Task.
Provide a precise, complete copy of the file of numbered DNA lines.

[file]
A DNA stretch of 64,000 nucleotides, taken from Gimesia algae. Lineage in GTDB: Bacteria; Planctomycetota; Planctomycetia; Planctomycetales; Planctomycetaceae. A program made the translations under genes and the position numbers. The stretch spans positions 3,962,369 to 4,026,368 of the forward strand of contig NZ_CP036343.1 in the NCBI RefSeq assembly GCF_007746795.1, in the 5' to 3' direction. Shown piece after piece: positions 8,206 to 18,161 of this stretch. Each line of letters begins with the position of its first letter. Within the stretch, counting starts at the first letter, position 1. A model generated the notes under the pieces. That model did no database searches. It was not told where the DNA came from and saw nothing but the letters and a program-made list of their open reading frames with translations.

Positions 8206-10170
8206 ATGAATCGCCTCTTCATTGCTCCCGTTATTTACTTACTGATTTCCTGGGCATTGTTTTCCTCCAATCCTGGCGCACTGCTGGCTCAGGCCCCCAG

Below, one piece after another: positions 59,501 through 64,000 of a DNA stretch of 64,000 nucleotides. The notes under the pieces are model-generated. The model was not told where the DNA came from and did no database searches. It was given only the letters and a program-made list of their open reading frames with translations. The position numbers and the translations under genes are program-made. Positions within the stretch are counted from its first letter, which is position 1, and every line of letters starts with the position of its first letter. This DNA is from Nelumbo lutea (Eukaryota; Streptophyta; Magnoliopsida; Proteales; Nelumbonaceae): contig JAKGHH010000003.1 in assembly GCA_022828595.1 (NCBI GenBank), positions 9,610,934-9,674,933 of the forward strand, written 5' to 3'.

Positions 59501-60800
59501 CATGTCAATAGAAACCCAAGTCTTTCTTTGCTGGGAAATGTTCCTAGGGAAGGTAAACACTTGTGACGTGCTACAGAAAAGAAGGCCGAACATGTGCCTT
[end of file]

A DNA stretch of 64,000 nucleotides, taken from Gimesia algae. Lineage in GTDB: Bacteria; Planctomycetota; Planctomycetia; Planctomycetales; Planctomycetaceae. A program made the translations under genes and the position numbers. The stretch spans positions 3,962,369 to 4,026,368 of the forward strand of contig NZ_CP036343.1 in the NCBI RefSeq assembly GCF_007746795.1, in the 5' to 3' direction. Shown piece after piece: positions 8,206 to 18,161 of this stretch. Each line of letters begins with the position of its first letter. Within the stretch, counting starts at the first letter, position 1. A model generated the notes under the pieces. That model did no database searches. It was not told where the DNA came from and saw nothing but the letters and a program-made list of their open reading frames with translations.

Positions 8206-10170
8206 ATGAATCGCCTCTTCATTGCTCCCGTTATTTACTTACTGATTTCCTGGGCATTGTTTTCCTCCAATCCTGGCGCACTGCTGGCTCAGGCCCCCAG

Below, one piece after another: positions 59,501 through 64,000 of a DNA stretch of 64,000 nucleotides. The notes under the pieces are model-generated. The model was not told where the DNA came from and did no database searches. It was given only the letters and a program-made list of their open reading frames with translations. The position numbers and the translations under genes are program-made. Positions within the stretch are counted from its first letter, which is position 1, and every line of letters starts with the position of its first letter. This DNA is from Nelumbo lutea (Eukaryota; Streptophyta; Magnoliopsida; Proteales; Nelumbonaceae): contig JAKGHH010000003.1 in assembly GCA_022828595.1 (NCBI GenBank), positions 9,610,934-9,674,933 of the forward strand, written 5' to 3'.

Positions 59501-60800
59501 CATGTCAATAGAAACCCAAGTCTTTCTTTGCTGGGAAATGTTCCTAGGGAAGGTAAACACTTGTGACGTGCTACAGAAAAGAAGGCCGAACATGTGCCTT